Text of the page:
History and Memory are two related aspects in constructing the past - one as "scientific construction" and the other as the collective elaboration and laborious representation of the past-present, useful in the political steering of its time, in building the identity of the community, in the socialization of its fundamental values and the imaginary projection of the present-future.
In the 20th, and in part of the current century, Europe and the whole Ibero-American zone experienced a breakneck "descent into hell", marked by world wars and successive military coups and revolutions resulting in dictatorial regimes, democratic transitions and countless semi-democratic situations as well as the corrosion of the state of law, which are far from quieting humanism, the defender of human rights and peace.
Today we know that historical knowledge and the remembrance of contemporaneity and 'present time ' are areas of debate and instrumental in building the future we want. It is with historical intelligence - what History scrutinises and the collective memory consolidates - that we are led to imagine the future and to live the hesitations of the present.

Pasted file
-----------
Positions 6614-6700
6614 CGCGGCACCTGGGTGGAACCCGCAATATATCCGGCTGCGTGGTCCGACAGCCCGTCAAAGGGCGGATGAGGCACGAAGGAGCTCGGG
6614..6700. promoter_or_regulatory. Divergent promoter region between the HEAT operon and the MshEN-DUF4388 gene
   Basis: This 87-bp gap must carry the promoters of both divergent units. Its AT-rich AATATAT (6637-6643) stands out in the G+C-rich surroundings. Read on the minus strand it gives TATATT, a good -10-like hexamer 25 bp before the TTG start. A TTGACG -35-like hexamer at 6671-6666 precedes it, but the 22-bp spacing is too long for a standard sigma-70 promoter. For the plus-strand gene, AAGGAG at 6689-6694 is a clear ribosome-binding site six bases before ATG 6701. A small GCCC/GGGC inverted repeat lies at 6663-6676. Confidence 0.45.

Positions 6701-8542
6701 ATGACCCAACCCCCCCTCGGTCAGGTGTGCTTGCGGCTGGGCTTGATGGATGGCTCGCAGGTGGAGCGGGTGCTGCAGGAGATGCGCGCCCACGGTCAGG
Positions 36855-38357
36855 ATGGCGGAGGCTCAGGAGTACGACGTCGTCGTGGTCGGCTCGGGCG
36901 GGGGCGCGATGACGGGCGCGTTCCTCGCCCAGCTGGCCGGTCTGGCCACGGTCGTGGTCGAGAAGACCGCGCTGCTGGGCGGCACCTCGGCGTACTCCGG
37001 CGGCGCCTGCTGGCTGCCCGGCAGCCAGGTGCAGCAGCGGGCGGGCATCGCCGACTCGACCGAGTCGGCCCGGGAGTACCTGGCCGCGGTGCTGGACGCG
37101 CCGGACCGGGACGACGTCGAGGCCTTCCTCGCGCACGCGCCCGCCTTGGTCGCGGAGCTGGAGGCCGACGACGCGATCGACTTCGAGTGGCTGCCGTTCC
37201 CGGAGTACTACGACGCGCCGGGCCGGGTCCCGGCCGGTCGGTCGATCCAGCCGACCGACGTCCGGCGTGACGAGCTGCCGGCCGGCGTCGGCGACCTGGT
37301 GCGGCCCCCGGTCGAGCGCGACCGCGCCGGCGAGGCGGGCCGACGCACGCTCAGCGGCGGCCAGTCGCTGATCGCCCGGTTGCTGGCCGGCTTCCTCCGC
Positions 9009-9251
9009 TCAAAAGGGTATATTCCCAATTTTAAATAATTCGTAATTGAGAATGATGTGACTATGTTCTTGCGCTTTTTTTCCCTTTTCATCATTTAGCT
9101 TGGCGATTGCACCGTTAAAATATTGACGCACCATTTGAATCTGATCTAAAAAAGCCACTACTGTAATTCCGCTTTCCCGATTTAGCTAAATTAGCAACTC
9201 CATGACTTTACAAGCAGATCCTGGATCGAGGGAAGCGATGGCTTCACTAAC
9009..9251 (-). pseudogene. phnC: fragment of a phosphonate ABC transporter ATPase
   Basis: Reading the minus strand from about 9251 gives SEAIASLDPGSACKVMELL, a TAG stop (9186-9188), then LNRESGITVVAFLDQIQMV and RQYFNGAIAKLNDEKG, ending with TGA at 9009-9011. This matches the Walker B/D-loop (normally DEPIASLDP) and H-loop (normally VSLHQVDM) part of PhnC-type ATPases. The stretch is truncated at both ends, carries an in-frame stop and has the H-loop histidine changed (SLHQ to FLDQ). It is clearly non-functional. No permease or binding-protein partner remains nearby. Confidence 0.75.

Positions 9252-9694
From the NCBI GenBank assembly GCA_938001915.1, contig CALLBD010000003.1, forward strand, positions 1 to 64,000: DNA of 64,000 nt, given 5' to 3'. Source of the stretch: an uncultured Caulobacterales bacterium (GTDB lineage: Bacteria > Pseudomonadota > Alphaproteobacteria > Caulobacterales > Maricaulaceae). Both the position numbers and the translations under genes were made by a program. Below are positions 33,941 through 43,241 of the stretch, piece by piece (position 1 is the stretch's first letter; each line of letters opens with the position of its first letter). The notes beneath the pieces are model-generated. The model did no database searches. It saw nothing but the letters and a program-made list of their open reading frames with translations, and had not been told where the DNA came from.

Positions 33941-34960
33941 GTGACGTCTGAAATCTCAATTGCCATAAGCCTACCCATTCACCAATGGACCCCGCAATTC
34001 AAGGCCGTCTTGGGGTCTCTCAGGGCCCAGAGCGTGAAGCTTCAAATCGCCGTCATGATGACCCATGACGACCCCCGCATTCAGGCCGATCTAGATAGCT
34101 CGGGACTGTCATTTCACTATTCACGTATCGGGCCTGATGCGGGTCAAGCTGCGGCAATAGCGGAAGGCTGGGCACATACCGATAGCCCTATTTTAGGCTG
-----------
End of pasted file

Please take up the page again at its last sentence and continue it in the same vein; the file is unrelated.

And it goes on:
Aware of this reality, promoters of memory groups, citizens and governments have valued, in many ways, the “difficult inheritances" and traumatic dictatorships, both in Europe and throughout Latin America, with the clear aim of avoiding past mistakes and building "schools of citizenship" and the defence of human rights.
This International Conference takes the described reality as a starting point and the Ibero-American dialogue as a strong contribution to the building of a common space of solidarity and the preservation of human rights and peace.